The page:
10. Zwhaler thread starter macrumors 603

    Zwhaler

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    Jun 10, 2006
    #10
    I have done some tests to compare higher quality music, and I admit 192 is good enough for me, what I have not yet said is that most my music is in 128kbps, and I want to get it into 192. I can tell the difference between 128 and 192, which is why I want to get higher quality.
     
  11. gnasher729 macrumors P6

    gnasher729

    Joined:
    Nov 25, 2005
    #11
    Many DVD players play MP3 CDs, and if they do that, they usually play MP3 DVDs as well. If you haven't ripped your music in MP3 format (I haven't) proceed as follows:

    1. Make a playlist, probably with 50+ hours of music.
    2. Convert the playlist to MP3 format. Takes ages, so do that overnight ;)
    3. Burn the playlist in "MP3 CD" format. When asked to put in an empty CD, put in an empty DVD instead.
    4. Most likely you'll want to get rid of the MP3s. Sort your library on "Date added to library"; the MP3s that you just converted should all be together so you can delete them together.

    My £20 DVD player is quite happy with DVDs full of music created that way; I think I could put about 90 CDs or so on one DVD and play them through the TV.
     
  12. gnasher729 macrumors P6

    gnasher729

    Joined:
    Nov 25, 2005
    #12
    But that's only 500 CDs or so...

    When I did it, the fastest method I could figure out was: Import in AIFF format; no compression whatsoever (that minimises the time you need to sit with your computer). Set it up to import + eject CD automatically, then all you need is shoving in the CDs. Borrow another computer for twice the speed :D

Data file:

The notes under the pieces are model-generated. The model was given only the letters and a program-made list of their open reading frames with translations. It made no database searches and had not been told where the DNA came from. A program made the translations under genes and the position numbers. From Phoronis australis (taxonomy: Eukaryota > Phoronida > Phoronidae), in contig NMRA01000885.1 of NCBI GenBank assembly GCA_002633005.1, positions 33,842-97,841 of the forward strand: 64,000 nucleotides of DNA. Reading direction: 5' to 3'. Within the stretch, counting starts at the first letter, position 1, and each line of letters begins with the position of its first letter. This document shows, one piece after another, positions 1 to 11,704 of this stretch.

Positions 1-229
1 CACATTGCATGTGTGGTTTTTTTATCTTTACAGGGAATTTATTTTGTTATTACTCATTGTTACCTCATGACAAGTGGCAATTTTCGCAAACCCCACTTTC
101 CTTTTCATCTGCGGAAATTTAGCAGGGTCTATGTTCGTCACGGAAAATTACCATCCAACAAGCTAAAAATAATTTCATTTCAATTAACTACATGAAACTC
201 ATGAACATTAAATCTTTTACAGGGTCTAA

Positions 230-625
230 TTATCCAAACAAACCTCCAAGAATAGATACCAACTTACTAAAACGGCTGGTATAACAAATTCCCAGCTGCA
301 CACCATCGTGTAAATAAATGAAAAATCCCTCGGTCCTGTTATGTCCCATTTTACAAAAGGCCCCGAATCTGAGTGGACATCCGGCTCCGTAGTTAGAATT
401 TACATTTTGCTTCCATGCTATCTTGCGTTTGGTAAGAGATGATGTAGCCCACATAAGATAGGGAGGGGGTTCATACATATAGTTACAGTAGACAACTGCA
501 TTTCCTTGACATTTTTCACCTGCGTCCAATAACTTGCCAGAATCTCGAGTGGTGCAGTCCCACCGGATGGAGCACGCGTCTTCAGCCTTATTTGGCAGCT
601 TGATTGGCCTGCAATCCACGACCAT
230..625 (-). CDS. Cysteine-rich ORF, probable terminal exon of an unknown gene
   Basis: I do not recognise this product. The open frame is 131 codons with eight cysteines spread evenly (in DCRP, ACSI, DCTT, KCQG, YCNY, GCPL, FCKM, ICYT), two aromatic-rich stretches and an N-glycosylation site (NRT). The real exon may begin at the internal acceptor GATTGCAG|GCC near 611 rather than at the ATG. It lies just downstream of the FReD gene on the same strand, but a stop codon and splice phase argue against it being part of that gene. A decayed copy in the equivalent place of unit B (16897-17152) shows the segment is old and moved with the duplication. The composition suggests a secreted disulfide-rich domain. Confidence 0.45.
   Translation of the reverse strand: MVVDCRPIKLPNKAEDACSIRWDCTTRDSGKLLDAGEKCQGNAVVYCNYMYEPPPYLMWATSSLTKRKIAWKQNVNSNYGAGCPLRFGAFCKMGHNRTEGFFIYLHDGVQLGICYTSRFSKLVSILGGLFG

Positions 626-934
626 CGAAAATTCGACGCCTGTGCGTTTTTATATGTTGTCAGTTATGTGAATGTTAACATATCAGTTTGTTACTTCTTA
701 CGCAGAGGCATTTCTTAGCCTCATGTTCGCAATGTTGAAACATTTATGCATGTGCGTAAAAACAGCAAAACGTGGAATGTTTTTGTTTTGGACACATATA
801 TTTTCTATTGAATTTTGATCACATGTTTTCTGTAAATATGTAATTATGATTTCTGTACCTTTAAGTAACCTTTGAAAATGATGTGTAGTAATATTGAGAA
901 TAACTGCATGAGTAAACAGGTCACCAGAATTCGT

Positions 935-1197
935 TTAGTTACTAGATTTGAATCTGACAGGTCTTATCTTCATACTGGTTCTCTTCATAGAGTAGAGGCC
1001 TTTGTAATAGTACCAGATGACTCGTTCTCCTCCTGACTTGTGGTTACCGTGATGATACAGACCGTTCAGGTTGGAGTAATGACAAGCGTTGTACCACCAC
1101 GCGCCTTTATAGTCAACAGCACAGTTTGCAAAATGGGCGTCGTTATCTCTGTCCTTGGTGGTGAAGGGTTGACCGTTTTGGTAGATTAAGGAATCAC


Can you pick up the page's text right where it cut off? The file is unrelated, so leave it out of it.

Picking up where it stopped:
Then convert to lossless overnight, burn on data DVDs for backup, and convert to 320 Kbit AAC or whatever you want.
     
  13. faintember macrumors 65816

    faintember

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    #13
    Ahhhh.
    Well, I will say that the work of re-ripping at a higher bit-rate is very much worth it if your collection is at 128. 128 makes my ears bleed, well not literally.:p My apologies for thinking your music was at 192kbps: late night + beer + my normal reading comprehension issues, hehe.

    Now go and get to re-encoding those disks!
     
  14. lostless macrumors 6502

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    Oct 22, 2005
    #14
    The thing is, is that your music is at 128 allready. The data is allready gone, as others have said. Changing 128 to 192 will not make it sound better, infact will make it sound worse from double compression. Burning an audio cd and then reimporting has the same effect. When audio is recompressed from another format or bitrate, the audio encoder has to read an uncompressed waveform, to make a new compressed file.
    If you want the new higer quality, you have to reimport from the uncompressed source, like the audio cd.